Issues concerning the appointment of the head of state

Emeritus Professor Les Holborow accepts the case for New Zealand becoming a republic, but suggests a measured process for appointment of the head of state.

Appointment and removal

I begin by noting that the method of appointment of a Head of State is important not just as a question of effective process, but because disagreements about it can prove vital in determining whether any proposed change to a republic is supported at all.

Events in Australia in 1999 provide a salutary lesson that if the proposed process is seen as unduly controlled by politicians it can undermine the case for a change that otherwise appears to have public support. This extends to the issue of dismissal as well as the appointment of the Head of State.

Apparently, in Australia, the power given to the Prime Minister to dismiss a President who had been appointed by a parliamentary process was seen to be particularly objectionable. No doubt the fact that the appointment was to be made after nominations were sifted by a Presidential Nominations Committee, appointed by the Prime Minister, added to this perception of undue executive influence.

The Palmer/Butler proposal for appointment of the Head of State gives the role to Parliament, with MPs having a free vote. Nothing stronger than a majority of votes cast appears to be required. Dismissal can occur only by an address to Parliament, and is confined to the grounds of “misbehaviour or incapacity to discharge the functions of office”.

The appointment process seems to me to require some further elaboration. I would suggest for discussion a provision for a nominating committee chaired by the Speaker on which at least the Government and Opposition and possibly any other party meeting the MMP quota for list seats in Parliament is represented.

This would provide for the prior vetting of record and reputation, and the obtaining of consent from a favoured nominee which appear to be highly desirable for an appointment of such symbolic significance. Potential issues of suitability could then be discussed in circumstances of confidentiality rather than being debated in the House in the first instance.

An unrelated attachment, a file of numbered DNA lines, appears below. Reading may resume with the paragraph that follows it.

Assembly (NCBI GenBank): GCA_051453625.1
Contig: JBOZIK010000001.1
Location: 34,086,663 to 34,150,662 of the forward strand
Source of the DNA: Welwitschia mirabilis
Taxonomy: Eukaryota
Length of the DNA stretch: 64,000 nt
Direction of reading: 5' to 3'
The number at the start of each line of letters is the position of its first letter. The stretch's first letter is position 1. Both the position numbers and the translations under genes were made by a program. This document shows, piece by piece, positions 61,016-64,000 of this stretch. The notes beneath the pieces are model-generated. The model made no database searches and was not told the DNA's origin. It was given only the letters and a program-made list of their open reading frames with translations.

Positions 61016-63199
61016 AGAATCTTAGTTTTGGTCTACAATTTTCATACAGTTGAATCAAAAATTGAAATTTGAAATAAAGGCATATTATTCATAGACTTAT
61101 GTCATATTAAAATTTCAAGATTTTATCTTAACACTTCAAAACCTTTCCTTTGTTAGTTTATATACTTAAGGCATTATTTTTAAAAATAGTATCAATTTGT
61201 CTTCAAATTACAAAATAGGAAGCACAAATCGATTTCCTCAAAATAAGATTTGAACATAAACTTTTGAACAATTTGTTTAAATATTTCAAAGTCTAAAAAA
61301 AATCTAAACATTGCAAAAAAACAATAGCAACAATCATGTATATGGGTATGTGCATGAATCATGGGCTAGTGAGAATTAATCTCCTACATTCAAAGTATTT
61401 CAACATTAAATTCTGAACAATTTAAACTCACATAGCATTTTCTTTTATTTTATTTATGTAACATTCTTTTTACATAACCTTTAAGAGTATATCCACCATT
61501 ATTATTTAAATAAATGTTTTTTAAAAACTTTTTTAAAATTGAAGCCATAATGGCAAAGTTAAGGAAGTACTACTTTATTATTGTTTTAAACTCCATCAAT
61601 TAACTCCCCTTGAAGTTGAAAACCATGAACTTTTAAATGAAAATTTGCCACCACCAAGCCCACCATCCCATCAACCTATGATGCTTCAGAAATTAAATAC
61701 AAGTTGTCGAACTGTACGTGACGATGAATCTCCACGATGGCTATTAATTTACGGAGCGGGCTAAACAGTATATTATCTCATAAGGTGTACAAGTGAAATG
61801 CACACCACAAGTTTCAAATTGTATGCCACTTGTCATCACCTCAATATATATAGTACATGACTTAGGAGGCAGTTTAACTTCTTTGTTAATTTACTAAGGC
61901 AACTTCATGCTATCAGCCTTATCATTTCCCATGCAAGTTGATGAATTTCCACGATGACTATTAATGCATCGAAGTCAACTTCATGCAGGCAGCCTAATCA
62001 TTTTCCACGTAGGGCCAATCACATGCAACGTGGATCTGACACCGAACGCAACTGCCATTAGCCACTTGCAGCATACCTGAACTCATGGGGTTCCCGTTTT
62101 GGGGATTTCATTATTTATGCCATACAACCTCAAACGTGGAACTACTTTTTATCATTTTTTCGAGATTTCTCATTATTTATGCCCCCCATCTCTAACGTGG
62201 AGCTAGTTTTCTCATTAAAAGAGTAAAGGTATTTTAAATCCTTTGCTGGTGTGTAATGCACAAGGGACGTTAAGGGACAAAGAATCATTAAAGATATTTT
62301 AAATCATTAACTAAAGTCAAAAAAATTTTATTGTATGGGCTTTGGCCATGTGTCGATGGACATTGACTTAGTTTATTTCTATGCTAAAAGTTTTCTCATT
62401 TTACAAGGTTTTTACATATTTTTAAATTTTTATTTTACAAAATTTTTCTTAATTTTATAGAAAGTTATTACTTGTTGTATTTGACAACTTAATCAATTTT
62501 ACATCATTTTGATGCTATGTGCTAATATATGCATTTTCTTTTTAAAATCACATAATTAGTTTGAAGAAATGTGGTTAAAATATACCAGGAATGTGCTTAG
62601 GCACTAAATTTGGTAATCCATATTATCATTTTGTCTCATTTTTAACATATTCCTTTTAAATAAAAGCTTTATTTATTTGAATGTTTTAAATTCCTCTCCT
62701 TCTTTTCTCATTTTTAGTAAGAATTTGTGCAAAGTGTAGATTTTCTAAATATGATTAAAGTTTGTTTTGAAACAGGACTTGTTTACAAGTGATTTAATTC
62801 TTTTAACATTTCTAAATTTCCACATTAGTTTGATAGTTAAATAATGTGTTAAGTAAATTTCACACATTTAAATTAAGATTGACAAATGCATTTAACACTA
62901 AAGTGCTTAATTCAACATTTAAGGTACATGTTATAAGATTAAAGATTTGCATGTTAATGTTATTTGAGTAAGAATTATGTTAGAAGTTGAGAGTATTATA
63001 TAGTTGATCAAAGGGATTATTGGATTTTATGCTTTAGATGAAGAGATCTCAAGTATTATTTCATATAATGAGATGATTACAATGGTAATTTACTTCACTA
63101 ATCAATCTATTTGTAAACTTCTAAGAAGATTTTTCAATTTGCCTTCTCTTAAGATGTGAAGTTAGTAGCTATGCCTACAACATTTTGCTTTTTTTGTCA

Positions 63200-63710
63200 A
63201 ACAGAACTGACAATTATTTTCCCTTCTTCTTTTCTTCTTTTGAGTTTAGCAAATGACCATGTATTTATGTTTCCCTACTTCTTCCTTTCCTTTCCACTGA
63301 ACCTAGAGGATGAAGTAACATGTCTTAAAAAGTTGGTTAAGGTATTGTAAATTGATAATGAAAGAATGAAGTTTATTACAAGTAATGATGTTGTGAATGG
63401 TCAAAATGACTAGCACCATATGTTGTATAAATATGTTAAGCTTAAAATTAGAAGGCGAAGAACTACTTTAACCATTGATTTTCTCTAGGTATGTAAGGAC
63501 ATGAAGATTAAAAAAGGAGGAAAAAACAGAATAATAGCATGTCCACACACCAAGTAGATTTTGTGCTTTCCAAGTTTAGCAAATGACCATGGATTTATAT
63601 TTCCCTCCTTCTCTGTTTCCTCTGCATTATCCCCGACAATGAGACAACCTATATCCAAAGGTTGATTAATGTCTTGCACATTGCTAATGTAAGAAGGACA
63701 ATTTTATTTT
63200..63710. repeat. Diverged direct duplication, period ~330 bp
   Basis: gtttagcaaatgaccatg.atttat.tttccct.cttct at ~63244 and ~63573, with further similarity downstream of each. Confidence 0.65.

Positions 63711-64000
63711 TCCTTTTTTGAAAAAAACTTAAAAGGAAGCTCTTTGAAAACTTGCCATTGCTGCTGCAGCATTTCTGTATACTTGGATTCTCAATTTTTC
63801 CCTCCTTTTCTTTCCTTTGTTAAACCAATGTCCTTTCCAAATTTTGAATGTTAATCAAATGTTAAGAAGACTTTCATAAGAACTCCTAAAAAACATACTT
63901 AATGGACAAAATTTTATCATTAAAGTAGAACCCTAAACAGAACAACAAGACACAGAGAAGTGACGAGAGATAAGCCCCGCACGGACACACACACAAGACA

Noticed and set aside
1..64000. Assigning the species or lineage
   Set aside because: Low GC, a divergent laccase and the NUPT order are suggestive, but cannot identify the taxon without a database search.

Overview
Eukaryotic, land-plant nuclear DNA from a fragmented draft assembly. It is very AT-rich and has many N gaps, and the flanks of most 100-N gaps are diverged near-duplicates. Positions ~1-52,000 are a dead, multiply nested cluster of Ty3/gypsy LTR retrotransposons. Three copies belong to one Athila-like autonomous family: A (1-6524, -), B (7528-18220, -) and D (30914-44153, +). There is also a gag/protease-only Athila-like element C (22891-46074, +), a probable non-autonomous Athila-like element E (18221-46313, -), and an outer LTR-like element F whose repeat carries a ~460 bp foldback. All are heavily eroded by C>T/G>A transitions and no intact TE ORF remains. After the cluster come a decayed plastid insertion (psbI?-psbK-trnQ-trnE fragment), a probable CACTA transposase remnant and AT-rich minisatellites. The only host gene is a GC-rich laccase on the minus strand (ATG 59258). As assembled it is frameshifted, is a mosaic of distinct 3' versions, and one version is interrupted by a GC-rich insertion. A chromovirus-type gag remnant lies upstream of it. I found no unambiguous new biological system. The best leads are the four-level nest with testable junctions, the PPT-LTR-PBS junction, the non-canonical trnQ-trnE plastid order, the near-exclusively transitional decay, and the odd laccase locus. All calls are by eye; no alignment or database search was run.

I also suggest some debate about how far such a process should be embodied in legislation.

As for dismissal, I can see the force of specifying the grounds. However the term ” misbehaviour” strikes me as rather wide as a potential ground. I’d have thought that something like ” behaviour seriously inappropriate to the office” would be more precise.

But I’d welcome comment from lawyers about established legal standards in similar contexts.

Nomenclature: the need for a te reo title

I accept the case made in the Palmer/Butler monograph that it is preferable to use the term Head of State rather than President or Governor-General in discussing this topic. I would however add that it is highly desirable to consult Māori to establish what term from the te reo repertoire is best used in conjunction with this expression to fully characterise the role.

Head of State’s functions: overseas representation

One final point. Having travelled to Gallipoli with a Governor-General who was representing New Zealand and heard an account of the successful visit of another, I would suggest that representing the country overseas from time to time be added to the roles of the incumbent. At the moment, the draft gives this role only to the PM.

 


 

Emeritus Professor Les Holborow was Vice-Chancellor of Victoria University of Wellington from 1986 to 1998. He has served as the National President of the New Zealand Institute of International Affairs and was the Queensland State President of the Australian Institute during his previous appointment as Professor of Philosophy at the University of Queensland. His philosophical publications include articles on the theory of justice and human rights. He studied at the Universities of Auckland and Oxford, and has an Hon. LLD from Victoria.

 


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